Servís Heredis Legari, non Potet

Hello, I'm translating a Spanish novel in which there is mention about the university thesis of a 19th century Cuban poet, titled Servís Heredis Legari, non Potet. It seems that the first part means "The Legacy of Slavery" or "The Slave Legacy" but I didn't understand the "non potet" part. Do you have any idea?
 
  • bearded

    Senior Member
    Hello
    - ''non potest'' means may not/cannot
    -
    it should be servis, not servìs
    -
    it should be hereditas, not heredis (I think)

    Servis hereditas legari non potest
    The sentence means in my interpretation: Inheritance may not be bequeathed to slaves = slaves are not allowed to inherit.

    Should 'heredis' really be correct, then a different interpretation would be possible:
    Servis heredis legari non potest
    It is not allowed to leave legacies/bequests to the heir's slaves.
     
    Last edited:

    exgerman

    Senior Member
    NYC
    English but my first language was German
    Per google books, there were decisions in Roman law about the question of whether one can give a legacy to the slave of his heir, so servis heredis is at least a possibility..

    In the book I linked to, there are index entries "servo suo legari non potest sine libertate" followed by "... idem est in servo heredis".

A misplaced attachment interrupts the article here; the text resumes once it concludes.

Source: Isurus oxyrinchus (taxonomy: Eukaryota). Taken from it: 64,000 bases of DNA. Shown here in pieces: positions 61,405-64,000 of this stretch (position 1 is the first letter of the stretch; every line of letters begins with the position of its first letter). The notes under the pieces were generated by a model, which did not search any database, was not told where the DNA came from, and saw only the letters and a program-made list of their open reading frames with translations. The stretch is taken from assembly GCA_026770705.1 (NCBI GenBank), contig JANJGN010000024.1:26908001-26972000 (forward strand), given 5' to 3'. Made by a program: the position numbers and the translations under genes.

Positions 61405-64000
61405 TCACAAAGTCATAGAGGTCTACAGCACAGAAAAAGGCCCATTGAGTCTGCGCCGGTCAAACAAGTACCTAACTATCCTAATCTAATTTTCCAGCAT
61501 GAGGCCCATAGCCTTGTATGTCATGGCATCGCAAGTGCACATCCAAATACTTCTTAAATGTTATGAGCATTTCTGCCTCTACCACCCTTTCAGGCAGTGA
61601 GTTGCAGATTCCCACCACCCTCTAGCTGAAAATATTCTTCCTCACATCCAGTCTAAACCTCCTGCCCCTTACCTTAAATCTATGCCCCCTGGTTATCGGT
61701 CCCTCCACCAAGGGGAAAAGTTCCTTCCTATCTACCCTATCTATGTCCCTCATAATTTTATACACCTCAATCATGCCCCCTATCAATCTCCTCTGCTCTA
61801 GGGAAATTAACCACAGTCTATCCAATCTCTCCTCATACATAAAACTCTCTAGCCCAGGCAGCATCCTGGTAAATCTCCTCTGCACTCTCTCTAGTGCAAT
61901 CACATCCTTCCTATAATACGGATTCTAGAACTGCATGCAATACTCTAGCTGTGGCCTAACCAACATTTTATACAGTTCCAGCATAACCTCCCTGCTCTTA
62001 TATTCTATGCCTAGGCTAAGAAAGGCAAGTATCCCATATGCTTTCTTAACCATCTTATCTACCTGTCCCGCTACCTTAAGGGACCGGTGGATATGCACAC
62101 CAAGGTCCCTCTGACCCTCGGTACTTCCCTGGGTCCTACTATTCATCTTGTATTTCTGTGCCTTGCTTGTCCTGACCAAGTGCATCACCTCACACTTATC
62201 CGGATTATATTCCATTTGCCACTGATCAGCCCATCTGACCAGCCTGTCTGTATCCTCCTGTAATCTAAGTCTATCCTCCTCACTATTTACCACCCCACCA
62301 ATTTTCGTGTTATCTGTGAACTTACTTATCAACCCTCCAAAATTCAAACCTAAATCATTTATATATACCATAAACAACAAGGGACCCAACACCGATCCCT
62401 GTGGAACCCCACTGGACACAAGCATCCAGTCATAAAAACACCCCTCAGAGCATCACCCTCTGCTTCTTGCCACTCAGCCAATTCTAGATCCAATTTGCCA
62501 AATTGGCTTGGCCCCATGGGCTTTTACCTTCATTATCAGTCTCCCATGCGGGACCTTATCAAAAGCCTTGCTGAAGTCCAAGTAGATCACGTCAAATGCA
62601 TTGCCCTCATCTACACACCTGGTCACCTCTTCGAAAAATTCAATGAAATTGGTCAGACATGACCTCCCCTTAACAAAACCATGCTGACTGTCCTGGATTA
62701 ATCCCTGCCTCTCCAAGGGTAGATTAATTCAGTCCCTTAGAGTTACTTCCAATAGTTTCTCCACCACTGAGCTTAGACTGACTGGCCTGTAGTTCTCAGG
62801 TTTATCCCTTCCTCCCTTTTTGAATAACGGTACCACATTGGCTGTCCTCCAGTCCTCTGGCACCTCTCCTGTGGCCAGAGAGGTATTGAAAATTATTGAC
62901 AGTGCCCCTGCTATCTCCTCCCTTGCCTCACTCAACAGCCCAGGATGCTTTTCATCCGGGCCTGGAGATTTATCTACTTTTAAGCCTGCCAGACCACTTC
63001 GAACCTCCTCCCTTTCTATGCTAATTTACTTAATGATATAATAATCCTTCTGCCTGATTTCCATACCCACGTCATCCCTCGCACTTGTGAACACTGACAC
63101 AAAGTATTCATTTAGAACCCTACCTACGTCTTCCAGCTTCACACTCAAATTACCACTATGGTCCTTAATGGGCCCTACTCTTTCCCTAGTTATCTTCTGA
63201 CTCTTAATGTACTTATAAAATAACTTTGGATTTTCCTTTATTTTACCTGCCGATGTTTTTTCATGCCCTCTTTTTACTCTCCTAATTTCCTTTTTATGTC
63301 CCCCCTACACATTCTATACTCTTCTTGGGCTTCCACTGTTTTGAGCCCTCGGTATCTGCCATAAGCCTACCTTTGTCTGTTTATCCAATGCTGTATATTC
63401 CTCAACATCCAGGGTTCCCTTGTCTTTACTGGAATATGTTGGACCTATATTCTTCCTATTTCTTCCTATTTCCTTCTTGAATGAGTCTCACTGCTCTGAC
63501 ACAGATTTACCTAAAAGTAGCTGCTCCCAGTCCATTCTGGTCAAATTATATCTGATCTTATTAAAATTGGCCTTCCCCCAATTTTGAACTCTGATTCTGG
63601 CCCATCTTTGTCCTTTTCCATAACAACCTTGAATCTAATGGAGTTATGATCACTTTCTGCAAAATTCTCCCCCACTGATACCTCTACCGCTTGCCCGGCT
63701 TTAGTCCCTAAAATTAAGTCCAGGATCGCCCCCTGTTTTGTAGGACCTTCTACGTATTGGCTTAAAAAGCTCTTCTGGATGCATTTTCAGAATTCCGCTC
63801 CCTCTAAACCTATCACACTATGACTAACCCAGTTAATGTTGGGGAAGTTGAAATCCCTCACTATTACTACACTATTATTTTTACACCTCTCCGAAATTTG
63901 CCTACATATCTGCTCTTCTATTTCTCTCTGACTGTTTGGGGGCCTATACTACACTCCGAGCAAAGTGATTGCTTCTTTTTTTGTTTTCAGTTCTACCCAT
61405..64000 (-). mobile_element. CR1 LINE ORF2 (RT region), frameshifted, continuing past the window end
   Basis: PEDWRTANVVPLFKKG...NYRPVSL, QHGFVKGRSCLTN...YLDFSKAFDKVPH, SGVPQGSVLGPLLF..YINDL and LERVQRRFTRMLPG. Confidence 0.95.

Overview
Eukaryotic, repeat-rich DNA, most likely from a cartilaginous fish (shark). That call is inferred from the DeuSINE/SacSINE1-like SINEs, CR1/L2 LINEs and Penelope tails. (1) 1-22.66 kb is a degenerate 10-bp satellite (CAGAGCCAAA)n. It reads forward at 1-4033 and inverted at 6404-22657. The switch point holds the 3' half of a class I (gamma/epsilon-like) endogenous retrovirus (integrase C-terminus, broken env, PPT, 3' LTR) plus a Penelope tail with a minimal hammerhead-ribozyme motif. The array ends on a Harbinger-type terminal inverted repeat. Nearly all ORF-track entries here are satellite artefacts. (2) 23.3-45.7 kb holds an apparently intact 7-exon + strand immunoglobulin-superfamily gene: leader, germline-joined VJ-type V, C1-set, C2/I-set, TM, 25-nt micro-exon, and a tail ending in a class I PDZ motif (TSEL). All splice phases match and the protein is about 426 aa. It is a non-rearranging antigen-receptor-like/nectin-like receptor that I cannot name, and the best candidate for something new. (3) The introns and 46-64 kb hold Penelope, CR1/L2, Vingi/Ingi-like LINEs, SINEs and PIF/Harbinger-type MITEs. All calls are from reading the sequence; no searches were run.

Is the "Cuban poet" Jose-Maria de Heredia, by any chance?
     
    Last edited:
    Per google books, there were decisions in Roman law about the question of whether one can give a legacy to the slave of his heir, so servis heredis is at least a possibility..

    In the book I linked to, there are index entries "servo suo legari non potest sine libertate" followed by "... idem est in servo heredis".

    Is the "Cuban poet" Jose-Maria de Heredia, by any chance?

    Exactly! I am translating La Novela de mi Vida, a novel on the life of Heredia by Leonardo Padura Fuentes, from Spanish to Turkish, and the author didn't explain the meaning of the Latin title of the thesis. But it perfectly fits the narrative. Thank you very much.
     

    exgerman

    Senior Member
    NYC
    English but my first language was German
    I asked about the poet because I wondered if there was some wordplay with heredis and Heredia.

    The Roman law commentators all say "You can't give an inheritance to your slave or to your heir's slave or to anybody else's slave, unless you arrange to free him first. And he has to be freed before you die, else it's unenforceable." Maybe that is relevant to your novel.
     
    Last edited:
    I asked about the poet because I wondered if there was some wordplay with heredis and Heredia.

    The Roman law commentators all say "You can't give him an inheritance unless you free him first." Maybe that is relevant to your novel.

    No, there is no wordplay. There is only mention that the subject is discussed in the Roman Law and how the slavery still exists in a supposedly modern and civilized world, as if it's a burden carried over from the pre-Christian times. Heredia (in the novel) says that, with his thesis, he wanted to show how the slaves are stripped of even the most basic human rights.
     
    Top